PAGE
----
With the recent flurry of fascinating documentaries about underappreciated musicians that started with last year's Oscar-winning Searching For Sugar Man, you might be wondering where to start with these artists' discographies. Here's the lowdown on five artists whose stories have recently played out on the big screen.
Big Star: Nothing Can Hurt Me told the story of one of the finest bands of the 1970s, Anglophile power pop geniuses from Memphis whose career was hampered by record label incompetence and intra-band squabbles. The star-crossed Big Star Third, recorded by guitarist Alex Chilton and drummer Jody Stephens after the rest of the band had left, is justifiably considered the band's masterpiece. But that album's inebriated darkness makes a little more sense after hearing the first two, #1 Record (the only Big Star album to feature co-founder Chris Bell) and the near-perfect Radio City. Those two are available on a single CD on Fantasy Records. Or you can get the 2009 box set Keep An Eye on the Sky (Rhino Records), a four-disc behemoth heavy on the alternate mixes, outtakes and live tracks.
One of the focal points of the joyous Twenty Feet From Stardom, Darlene Love was the secret weapon of Phil Spector's Wall of Sound. Literally, in some cases: The Crystals' 1962 #1 hit "He's A Rebel" was sung not by The Crystals themselves, but by Love and her group The Blossoms. The Sound of Love: The Very Best of Darlene Love (Sony Legacy) gathers the finest of Love's work for Spector, including that incognito hit but not, annoyingly, her signature song "Christmas (Baby Please Come Home)." If you're interested in The Blossoms' non-Spector work, the fantastic U.K. reissue label Ace Records hits the high points on So Much Love: A Darlene Love Anthology 1958-1968.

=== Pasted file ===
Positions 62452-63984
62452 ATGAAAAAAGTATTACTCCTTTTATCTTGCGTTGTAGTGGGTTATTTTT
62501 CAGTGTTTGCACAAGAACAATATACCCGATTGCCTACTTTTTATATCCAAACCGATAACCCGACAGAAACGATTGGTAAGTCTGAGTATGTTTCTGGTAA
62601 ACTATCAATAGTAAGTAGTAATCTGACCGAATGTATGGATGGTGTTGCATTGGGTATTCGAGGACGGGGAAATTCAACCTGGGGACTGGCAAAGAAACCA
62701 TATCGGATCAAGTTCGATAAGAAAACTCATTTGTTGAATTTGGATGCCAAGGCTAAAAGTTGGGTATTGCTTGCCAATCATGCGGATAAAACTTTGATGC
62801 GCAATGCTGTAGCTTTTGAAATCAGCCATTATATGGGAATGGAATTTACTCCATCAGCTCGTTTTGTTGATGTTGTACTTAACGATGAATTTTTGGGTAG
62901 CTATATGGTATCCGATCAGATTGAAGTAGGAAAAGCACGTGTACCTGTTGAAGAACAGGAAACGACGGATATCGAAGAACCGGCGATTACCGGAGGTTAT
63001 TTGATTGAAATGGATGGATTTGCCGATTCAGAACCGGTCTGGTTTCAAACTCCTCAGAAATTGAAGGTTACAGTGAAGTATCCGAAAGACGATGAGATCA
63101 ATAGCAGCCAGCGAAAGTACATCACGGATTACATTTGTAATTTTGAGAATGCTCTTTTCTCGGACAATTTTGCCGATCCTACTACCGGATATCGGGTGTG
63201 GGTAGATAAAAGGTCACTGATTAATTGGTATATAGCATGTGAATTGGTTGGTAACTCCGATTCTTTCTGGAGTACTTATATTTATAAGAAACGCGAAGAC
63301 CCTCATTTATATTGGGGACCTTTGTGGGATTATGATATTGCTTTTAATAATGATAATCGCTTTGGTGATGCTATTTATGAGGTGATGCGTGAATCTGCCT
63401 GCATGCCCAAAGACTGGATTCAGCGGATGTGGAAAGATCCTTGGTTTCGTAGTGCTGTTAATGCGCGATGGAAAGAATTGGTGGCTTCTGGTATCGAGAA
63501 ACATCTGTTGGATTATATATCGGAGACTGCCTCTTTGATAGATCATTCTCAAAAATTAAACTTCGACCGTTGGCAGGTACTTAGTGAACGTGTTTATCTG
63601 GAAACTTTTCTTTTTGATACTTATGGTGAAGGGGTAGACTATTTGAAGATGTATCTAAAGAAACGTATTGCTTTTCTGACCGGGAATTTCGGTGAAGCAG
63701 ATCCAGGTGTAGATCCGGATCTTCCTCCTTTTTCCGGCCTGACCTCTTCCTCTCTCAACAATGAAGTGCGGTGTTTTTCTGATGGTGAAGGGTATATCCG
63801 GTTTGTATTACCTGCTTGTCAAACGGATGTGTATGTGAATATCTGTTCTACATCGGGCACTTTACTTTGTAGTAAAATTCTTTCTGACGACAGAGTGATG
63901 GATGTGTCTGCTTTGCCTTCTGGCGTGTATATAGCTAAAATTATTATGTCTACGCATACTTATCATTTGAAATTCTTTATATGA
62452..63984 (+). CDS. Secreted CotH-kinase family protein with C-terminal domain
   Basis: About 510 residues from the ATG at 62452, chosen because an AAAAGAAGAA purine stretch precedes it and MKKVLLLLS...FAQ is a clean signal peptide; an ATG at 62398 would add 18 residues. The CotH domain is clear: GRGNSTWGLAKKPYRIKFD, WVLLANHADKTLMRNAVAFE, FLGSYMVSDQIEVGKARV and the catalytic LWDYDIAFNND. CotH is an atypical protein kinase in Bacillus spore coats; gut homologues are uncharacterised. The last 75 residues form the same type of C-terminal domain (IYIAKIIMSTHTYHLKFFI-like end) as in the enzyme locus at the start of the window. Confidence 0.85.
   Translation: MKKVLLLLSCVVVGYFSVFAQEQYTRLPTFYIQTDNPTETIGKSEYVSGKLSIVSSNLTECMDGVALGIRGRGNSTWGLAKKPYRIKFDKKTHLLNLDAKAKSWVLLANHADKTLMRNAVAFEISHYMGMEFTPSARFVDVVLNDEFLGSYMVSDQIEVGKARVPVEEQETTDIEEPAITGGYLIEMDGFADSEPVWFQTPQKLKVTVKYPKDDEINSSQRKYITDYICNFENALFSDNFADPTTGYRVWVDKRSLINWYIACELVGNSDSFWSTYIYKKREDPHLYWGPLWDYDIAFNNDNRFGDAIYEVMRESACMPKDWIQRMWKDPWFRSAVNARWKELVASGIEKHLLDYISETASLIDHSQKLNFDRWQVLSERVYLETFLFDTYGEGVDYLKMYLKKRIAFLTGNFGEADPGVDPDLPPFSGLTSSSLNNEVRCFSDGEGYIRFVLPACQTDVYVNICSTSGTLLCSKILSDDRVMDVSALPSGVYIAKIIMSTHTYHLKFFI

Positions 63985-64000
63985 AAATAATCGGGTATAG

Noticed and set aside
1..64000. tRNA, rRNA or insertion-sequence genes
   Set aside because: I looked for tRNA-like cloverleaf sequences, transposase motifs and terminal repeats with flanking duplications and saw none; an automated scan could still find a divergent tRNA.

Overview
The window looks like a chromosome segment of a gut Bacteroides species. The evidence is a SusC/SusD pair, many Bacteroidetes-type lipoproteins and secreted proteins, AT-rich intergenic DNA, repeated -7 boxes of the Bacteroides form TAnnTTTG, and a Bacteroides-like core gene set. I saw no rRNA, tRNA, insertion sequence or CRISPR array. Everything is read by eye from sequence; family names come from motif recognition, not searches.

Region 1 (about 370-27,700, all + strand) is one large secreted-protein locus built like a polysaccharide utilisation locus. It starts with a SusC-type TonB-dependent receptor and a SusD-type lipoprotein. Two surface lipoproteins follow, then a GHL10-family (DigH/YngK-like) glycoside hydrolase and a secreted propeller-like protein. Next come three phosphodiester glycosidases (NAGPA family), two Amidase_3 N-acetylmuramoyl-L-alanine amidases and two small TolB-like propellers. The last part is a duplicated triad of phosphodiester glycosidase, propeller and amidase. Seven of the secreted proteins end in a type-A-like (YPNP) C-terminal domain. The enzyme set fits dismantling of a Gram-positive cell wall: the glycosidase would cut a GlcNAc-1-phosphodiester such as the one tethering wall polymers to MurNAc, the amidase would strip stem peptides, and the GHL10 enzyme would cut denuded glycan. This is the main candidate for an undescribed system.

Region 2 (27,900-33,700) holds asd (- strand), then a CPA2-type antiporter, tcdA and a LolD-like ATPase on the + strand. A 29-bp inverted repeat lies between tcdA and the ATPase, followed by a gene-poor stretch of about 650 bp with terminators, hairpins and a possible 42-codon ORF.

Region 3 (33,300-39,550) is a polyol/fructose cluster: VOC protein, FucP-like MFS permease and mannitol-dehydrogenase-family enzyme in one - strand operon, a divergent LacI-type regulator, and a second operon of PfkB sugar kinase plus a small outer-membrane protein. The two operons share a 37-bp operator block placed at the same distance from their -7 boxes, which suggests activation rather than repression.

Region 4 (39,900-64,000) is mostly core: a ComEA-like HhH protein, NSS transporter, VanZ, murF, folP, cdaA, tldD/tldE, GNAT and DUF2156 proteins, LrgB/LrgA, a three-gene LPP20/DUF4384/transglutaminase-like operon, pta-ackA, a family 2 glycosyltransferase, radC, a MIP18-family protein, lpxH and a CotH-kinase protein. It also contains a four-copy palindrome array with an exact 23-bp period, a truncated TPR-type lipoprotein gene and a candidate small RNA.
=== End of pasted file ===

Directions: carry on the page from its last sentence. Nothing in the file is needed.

The other standout of Twenty Feet From Stardom, powerhouse soul goddess Merry Clayton is best known for her thundering vocals on the Rolling Stones' "Gimme Shelter," which was also the title track of her 1969 solo debut album. Though that LP and its three follow-ups are all long out of print, the recently released The Best of Merry Clayton (Sony Legacy) documents these excellent pre-disco R&B discs. It also includes her other best known track, "Keep Your Eye on the Sparrow," which was used as the theme for Robert Blake's '70s cop series Baretta. So both Clayton and Love were professionally connected to famous men who were later convicted for murder. Weird.
The fascinating (though, some have charged, not entirely factual) documentary Searching For Sugar Man unexpectedly revitalized the career of a man who had been one of rock's most obscure cult figures, Detroit-born singer-songwriter Sixto Rodriguez. An inner-city version of Bob Dylan or Phil Ochs with a soulful, haunted voice, Rodriguez released two albums in the early 1970s, Cold Fact and Coming From Reality. Several years before Searching For Sugar Man came out, the estimable reissue label Light In The Attic Records resurrected both albums in digital, CD and sumptuous vinyl editions. Both are excellent, but 1970's Cold Fact slightly gets the edge for the creepily gorgeous "Sugar Man," a paean to the neighborhood drug dealer that remains his best-known song.
The most obscure act of the lot, Death were a mid-'70s hard rock trio consisting of three teenage African-American brothers (like Rodriguez, from Detroit) whose self-released 1975 single "Politicians In My Eyes" was for years a holy grail of underground punk collectors. The brothers Hackney only recorded seven songs during the band's lifetime, all of which can be found on the 2009 compilation ...For The Whole World To See (Drag City Records). As seen in the intimate film A Band Called Death, bassist/singer Bobby Hackney's three sons have their own punk band Rough Francis, named after a short-lived pseudonym of their late uncle David Hackney, Death's guitarist. Rough Francis just self-released their debut album Maximum Soul Power.